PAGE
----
It's 20 days and counting till I leave for the craft fair in Chicago. I keep adding things to my list of things to do, and frankly it isn't getting smaller because of it.
Here is the finished project today:
It is a re-purposed plastic messenger bag made of Stew Lenards produce bags. The learning curve on sewing plastic bags is a little steeper than I thought, and this one didn't turn out as *perfectly* as I had hoped. The next 4 should go a little smoother. Here is how I made it in case you are feeling super crafty yourself.
Things you'll need
-Plastic bags- about 20 should do for a 10x14 inch messenger bag.
-Iron set to medium (you will need to adjust the temp depending on your iron)
-Kitchen Parchment Paper
-Your Ironing board or an ironing surface
-An open window-burning plastic is INCREDIBLY TOXIC.
-A simple pattern and notions for a messenger bag (I made mine myself, but if you are new to sewing-buy a simple one)
HERE WE GO!
1. cut apart approx. 20 plastic bags into flat sheets of plastic. Cut off the handles, the fused bottom seam and slice the bag open.
2. layer the bags between 2 sheets of cooking parchment paper so you have at least 8 layers of plastic in all places. -The parchment is important- be sure your iron does not touch the plastic directly- wax paper will leave a waxy residue and the plastic bags may stick to regular paper.
3. Start ironing! It is important to start in the middle, keep the iron moving at all times and not to let the plastic scorch. If you accidentally burn the plastic you will release VERY TOXIC FUMES that are big time bad for you, your pets and especially kids.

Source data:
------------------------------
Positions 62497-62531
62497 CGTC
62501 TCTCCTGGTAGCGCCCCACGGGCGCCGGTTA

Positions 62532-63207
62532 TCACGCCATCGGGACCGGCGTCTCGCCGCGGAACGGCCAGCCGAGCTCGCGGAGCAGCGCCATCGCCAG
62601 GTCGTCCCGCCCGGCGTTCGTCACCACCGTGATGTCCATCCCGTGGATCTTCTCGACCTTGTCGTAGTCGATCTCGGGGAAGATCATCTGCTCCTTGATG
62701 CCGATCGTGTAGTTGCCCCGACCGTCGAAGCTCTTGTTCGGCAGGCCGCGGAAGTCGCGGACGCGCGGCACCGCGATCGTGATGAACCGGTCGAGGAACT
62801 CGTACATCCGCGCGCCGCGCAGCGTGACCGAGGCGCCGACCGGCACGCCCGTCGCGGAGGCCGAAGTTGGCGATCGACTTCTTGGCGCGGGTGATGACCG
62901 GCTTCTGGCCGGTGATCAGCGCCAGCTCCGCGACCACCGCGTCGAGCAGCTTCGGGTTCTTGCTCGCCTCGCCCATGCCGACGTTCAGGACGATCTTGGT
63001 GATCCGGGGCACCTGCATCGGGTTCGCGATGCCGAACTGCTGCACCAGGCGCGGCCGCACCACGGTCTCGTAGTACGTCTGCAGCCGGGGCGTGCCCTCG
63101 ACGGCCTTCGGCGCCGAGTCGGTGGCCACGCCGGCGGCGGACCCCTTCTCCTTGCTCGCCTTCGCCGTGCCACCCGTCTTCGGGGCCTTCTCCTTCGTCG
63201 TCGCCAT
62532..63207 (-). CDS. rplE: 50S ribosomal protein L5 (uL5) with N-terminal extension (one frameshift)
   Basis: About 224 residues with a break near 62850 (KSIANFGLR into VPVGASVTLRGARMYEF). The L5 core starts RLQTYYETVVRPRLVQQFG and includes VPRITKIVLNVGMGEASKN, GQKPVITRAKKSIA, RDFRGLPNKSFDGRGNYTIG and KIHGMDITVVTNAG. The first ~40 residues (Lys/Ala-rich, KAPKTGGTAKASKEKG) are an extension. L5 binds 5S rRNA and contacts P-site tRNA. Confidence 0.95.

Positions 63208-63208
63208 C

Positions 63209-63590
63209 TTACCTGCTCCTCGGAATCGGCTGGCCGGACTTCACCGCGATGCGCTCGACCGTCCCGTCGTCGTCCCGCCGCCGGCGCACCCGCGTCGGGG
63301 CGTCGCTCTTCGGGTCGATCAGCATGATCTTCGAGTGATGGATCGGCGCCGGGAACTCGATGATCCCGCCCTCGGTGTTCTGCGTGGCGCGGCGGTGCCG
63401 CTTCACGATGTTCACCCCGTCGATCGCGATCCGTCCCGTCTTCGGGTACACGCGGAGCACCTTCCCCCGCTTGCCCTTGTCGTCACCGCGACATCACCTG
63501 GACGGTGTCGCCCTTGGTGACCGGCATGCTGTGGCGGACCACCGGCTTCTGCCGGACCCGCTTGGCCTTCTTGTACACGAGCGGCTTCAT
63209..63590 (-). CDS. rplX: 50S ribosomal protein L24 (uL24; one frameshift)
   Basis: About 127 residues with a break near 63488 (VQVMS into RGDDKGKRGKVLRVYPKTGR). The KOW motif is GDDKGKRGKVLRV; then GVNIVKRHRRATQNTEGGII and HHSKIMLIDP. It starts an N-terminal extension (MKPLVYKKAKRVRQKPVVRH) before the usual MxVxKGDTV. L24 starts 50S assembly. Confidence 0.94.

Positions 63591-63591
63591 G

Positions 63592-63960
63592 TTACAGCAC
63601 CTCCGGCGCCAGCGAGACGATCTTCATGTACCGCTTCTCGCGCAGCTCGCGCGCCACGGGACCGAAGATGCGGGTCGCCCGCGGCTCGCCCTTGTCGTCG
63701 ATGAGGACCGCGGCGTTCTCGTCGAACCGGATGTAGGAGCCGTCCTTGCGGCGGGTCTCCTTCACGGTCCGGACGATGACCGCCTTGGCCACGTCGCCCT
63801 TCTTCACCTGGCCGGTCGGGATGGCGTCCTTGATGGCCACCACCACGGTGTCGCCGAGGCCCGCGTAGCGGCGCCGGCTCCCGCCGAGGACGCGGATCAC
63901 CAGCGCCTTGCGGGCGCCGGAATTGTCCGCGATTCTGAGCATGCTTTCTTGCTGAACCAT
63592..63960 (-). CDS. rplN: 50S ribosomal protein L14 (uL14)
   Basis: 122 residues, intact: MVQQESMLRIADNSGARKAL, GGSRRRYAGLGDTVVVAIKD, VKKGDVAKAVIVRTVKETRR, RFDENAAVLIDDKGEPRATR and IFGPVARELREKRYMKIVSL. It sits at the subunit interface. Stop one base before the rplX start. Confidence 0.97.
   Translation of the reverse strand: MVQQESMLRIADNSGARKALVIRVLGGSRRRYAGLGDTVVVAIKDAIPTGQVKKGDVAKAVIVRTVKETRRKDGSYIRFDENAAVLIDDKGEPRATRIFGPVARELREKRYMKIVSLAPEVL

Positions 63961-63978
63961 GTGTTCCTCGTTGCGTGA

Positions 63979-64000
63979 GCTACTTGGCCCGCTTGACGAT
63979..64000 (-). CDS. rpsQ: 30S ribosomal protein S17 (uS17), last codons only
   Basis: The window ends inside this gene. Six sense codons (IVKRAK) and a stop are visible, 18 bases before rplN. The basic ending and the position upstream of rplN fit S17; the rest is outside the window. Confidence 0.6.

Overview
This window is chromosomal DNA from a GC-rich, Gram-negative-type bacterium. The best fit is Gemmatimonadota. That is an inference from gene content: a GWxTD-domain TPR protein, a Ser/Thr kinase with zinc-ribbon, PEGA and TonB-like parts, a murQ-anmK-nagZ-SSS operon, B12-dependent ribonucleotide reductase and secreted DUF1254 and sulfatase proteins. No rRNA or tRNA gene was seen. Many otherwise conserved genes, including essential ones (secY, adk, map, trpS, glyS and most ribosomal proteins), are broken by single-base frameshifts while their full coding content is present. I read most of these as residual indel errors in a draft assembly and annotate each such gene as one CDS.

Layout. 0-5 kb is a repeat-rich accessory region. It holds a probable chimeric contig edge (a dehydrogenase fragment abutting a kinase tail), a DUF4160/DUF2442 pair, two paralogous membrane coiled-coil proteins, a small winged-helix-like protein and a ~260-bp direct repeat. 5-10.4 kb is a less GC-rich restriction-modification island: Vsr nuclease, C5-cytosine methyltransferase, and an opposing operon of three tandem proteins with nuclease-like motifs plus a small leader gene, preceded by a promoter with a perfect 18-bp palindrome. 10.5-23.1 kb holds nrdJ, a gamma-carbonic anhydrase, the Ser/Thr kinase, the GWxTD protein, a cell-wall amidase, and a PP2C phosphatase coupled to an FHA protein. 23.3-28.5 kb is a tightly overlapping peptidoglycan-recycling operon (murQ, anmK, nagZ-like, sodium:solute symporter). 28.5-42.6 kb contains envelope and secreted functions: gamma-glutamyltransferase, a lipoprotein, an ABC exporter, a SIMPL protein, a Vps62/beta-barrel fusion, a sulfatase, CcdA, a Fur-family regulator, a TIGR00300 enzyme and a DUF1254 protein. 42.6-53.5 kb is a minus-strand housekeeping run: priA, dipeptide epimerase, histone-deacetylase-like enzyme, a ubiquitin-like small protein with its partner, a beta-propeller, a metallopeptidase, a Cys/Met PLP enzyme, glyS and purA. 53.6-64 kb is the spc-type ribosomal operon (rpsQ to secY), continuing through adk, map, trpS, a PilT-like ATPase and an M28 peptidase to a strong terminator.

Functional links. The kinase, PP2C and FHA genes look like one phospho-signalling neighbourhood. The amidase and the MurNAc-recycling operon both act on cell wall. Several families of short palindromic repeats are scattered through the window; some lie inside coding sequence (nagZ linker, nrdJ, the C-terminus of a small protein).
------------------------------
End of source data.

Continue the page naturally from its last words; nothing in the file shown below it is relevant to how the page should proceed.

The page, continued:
It takes about 20 minutes of ironing to get the sheet flat, smooth and even. If you see a lot of air bubbles, you may need to poke a pin hole in the plastic and iron over the area again.
****Note*** the ink used to print on plastic bags releases with heat. Turn bags inside out, or sandwich between clear bags to keep the ink from releasing all over the place and making a huge mess.
4. Once you have one side nice a flat, flip the whole piece (including the parchment) over and iron the other side till the entire piece is flat, smooth and feels like it is one piece of plastic.
5. Allow the piece to cool, peel off the parchment and start cutting. I flat lined (sewed each piece to it's lining individually) and serged my pieces because I want the bags to be nice and strong, you should test it out and decide how you want yours. Turning pieces inside out smoothly is difficult, so you may want to alter your pattern so you don't have to 'flip' any pieces.
6. Sew and finish your bag following the pattern instructions - remember you CAN'T iron the plastic directly- you must sandwich it in parchment paper.
- practice with different plastic bag types to find one you like. Do a practice piece to get your pieces fused smoothly and completely and your iron temp correct.
-Make sure you have enough plastic to cut your pattern pieces without having to overlap them and that you have 8 layers of plastic in the areas you are cutting. Less layers and you will have a weak spot in your bag.
-Plastic has NO grain, so you don't have to worry about grain lines on the plastic, but you should follow them on your fabric lining.
-Pencils don't mark on plastic so use a ball point pen for your markings.
-Send me a picture of your bag.